Contact one of our advisors now Call 0800 088 6004

Hey! Teachers! Leave the kids alone!

Reasons to choose Wilson Browne

Who’d want to be a lecturer in today’s classroom!

We often hear “woke” students seemingly taking offence at any opportunity. That in no way diminishes the importance of respect, equality and diversity, but do things sometimes go too far? What about the photographer accused of sexism for asking male Cambridge students to ‘help the ladies’; Kathleen Stock, the philosophy professor at the centre of a row over her views on gender identification and transgender rights feeling compelled to resign as she lacked support from the university…and more.

Once such incident involves a university lecturer and her terminated employment. Was it fair, or simply ‘wokeism’ insomuch as someone perceiving something to be a cause for offence, seems to many to mean it must therefore be offensive?

Dr Annette Plaut had worked at Exeter University for over 30 years before being dismissed. She brought several claims against her employer including unfair dismissal, discrimination due to her sex and race as well as harassment connectable to the same.

She argued that her dismissal was discriminatory because:

  1. her Eastern European Jewish heritage gave her inherent characteristics that affected how she interacts with people and,
  2. as a female physicist in a male-dominated industry, her male counterpart would not have been treated the same way.

This was, of course, disputed by the university who stated that the dismissal was solely attributable to her behaviour towards the students.

  1. In the first incident, Dr Plaut was alleged to have held the student by the neck and shone a light into her eyes (purported to be a demonstration of light saturation).
  2. Another incident involving a second student – she was accused of shouting at him and displaying a negative approach.

The tribunal must be satisfied that there was no ‘less favourable treatment tainted by such discrimination.’ Dr Plaut’s first hurdle was to show a reason why discrimination occurred: it then falls to the employer to show their actions were not discriminatory.

In 900 pages of evidence, Dr Plaut claimed, as the first woman in the department, she battled against unconscious bias. She acknowledged that her “style” meant she was “naturally argumentative” but this was not something she could control, and recognised that she would become loud when discussing a topic she was passionate about. On the other hand, the university argued that the two complaints received from students were enough to warrant dismissal due to gross misconduct. It was also noted that the physics department had diversified and was much more gender-balanced since Dr Plaut had first joined.

The tribunal found that some senior members of staff felt that Dr Plaut had been allowed to get away with unacceptable behaviour for many years: others said that she was a valued member of staff who was not unpleasant. The tribunal also said that while Dr Plaut strongly and sincerely denied that she would shout at people, it was indisputably regarded as shouting by some people.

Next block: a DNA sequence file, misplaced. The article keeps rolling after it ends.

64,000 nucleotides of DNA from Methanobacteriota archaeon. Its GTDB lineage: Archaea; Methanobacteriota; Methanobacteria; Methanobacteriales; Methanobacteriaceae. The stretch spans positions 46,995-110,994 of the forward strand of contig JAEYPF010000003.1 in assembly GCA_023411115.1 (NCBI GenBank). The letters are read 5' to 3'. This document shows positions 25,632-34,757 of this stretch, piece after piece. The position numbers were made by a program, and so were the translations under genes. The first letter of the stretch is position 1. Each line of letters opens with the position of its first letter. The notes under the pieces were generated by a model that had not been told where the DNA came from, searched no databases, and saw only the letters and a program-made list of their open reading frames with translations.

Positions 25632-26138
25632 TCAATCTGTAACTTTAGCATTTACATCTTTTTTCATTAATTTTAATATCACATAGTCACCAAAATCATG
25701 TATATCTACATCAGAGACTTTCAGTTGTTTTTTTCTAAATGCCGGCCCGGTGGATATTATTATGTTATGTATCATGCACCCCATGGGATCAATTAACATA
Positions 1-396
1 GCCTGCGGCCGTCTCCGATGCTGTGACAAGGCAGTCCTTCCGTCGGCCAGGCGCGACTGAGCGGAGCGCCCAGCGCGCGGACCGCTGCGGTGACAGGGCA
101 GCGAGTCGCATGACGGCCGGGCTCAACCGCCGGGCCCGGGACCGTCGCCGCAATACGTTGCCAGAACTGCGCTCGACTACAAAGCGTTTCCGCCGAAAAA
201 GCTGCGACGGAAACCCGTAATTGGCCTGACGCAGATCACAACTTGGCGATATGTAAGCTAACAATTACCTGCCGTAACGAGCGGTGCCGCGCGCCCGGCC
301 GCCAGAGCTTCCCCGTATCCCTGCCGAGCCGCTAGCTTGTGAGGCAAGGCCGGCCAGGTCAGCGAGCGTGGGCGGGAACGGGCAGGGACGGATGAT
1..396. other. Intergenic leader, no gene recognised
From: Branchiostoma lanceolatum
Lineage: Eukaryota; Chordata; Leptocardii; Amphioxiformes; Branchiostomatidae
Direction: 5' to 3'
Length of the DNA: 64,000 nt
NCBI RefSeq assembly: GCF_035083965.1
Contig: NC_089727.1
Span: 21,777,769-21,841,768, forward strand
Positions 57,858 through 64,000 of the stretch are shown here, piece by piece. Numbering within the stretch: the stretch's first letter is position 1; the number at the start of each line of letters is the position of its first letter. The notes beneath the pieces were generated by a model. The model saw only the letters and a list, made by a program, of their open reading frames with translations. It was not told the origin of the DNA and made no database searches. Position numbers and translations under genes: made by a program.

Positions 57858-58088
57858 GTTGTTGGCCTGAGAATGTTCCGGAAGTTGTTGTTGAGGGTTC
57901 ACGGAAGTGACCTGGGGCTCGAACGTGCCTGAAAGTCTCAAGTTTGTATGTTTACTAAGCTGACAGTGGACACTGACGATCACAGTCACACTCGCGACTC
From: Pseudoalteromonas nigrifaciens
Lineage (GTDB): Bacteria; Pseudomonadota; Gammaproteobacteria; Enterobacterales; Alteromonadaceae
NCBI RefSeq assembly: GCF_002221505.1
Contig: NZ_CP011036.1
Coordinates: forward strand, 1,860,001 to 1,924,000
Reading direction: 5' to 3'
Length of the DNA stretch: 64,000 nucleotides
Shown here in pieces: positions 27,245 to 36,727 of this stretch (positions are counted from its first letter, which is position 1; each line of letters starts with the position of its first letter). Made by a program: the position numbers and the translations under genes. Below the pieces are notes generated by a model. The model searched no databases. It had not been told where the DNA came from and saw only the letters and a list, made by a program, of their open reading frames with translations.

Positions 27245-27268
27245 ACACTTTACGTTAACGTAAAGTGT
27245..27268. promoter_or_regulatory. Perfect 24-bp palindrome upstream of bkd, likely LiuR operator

Despite the assertion that it was unconsciously racist for this to be an issue due to her heritage, those on the receiving end are entitled to perceive it as disturbing if they believe she is shouting at them. As the tribunal said, “it is simply their human reaction to how she is presenting to them.”

The tribunal concluded that the decision to dismiss Dr Plaut was not tainted by race or sex discrimination. The case then turned on the facts of the harassment that occurred during her return to work meeting.

During this meeting, Dr Plaut made a comment that led to her being suspended again. It was a single comment expressing disagreement with the statement of another about the implementation of equality, diversity and inclusion. The tribunal decided that she should not have been suspended for making a criticism. Given that Dr Plaut had always made her discrimination concerns known which had led to her period of absence (triggering the return to work meeting), her further suspension was a detriment that she suffered.

This is what won the case for her. The tribunal found that she had been unfairly dismissed on the grounds of harassment – a further hearing has been scheduled to determine compensation. However, the tribunal has taken account of the fact that her conduct contributed to the dismissal and have decided that her award will be reduced accordingly.

What to take away from this case?

Discrimination can occur in many forms and although the university was able to overcome the race and sex based discrimination hurdles, they fell short on “harassment”.

Many people have their own ideas on what constitutes harassment but the Equality Act 2010 clearly sets out what meets the threshold: click here

The university also fell short due to procedural issues:

  • including the fact that Dr Plaut’s suspension was not lifted after she was sanctioned with a final written warning,
  • the suspension was not reviewed at regular intervals
  • a student was persuaded to complain.

Suspension should only be used as a last resort and be no longer than necessary – it should never be a kneejerk reaction (and becomes even more of a minefield where pre-existing complaints are at play). If necessary to invoke your disciplinary process, seek legal advice when suspension is being considered as an interim measure as this can tip a potentially safe dismissal into an unsafe one.

It is not yet known if the university will seek to appeal. One thing we do know is that everyone is different: some people are easily offended; others are not; some are ‘live and let live’; some will demand action if they feel they have been wronged – it’s a minefield, so always get good legal advice before acting.

Find out more